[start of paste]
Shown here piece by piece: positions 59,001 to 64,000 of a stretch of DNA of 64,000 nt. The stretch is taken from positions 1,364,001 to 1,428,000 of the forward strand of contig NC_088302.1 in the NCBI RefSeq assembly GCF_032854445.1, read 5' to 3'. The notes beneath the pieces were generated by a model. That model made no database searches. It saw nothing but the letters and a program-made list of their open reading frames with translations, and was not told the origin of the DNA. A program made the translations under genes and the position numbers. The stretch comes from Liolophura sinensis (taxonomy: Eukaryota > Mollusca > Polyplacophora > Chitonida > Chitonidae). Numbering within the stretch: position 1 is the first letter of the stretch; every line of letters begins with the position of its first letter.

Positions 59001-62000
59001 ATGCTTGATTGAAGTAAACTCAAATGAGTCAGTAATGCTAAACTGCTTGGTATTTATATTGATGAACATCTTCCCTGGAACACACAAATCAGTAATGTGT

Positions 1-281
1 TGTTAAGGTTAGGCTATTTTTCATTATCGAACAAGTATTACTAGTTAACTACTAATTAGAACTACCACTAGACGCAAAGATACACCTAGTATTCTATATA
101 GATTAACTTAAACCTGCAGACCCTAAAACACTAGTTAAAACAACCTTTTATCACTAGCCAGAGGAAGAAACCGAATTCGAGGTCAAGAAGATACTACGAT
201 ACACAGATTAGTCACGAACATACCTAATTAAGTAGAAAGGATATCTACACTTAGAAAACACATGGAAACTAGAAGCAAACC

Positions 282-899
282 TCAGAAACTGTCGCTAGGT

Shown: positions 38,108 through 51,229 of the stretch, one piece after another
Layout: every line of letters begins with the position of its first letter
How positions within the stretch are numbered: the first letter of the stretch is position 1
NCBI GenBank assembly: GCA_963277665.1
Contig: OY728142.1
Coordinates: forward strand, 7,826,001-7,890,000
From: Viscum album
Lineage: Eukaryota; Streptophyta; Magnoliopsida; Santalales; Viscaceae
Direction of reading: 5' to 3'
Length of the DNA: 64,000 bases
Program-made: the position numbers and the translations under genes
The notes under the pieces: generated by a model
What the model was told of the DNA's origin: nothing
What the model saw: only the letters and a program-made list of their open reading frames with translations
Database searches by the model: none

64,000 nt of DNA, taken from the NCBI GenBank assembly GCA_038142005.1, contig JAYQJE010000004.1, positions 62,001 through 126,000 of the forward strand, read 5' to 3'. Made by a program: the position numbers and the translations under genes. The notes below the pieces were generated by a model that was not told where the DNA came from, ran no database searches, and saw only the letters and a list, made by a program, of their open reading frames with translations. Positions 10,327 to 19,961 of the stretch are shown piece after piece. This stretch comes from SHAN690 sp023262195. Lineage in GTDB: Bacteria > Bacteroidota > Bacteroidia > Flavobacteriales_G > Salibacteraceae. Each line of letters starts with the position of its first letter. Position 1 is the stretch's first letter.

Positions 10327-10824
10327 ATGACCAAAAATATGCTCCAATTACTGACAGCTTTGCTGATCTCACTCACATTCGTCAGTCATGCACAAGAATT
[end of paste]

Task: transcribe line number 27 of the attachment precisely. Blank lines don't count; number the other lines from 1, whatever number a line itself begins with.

10327 ATGACCAAAAATATGCTCCAATTACTGACAGCTTTGCTGATCTCACTCACATTCGTCAGTCATGCACAAGAATT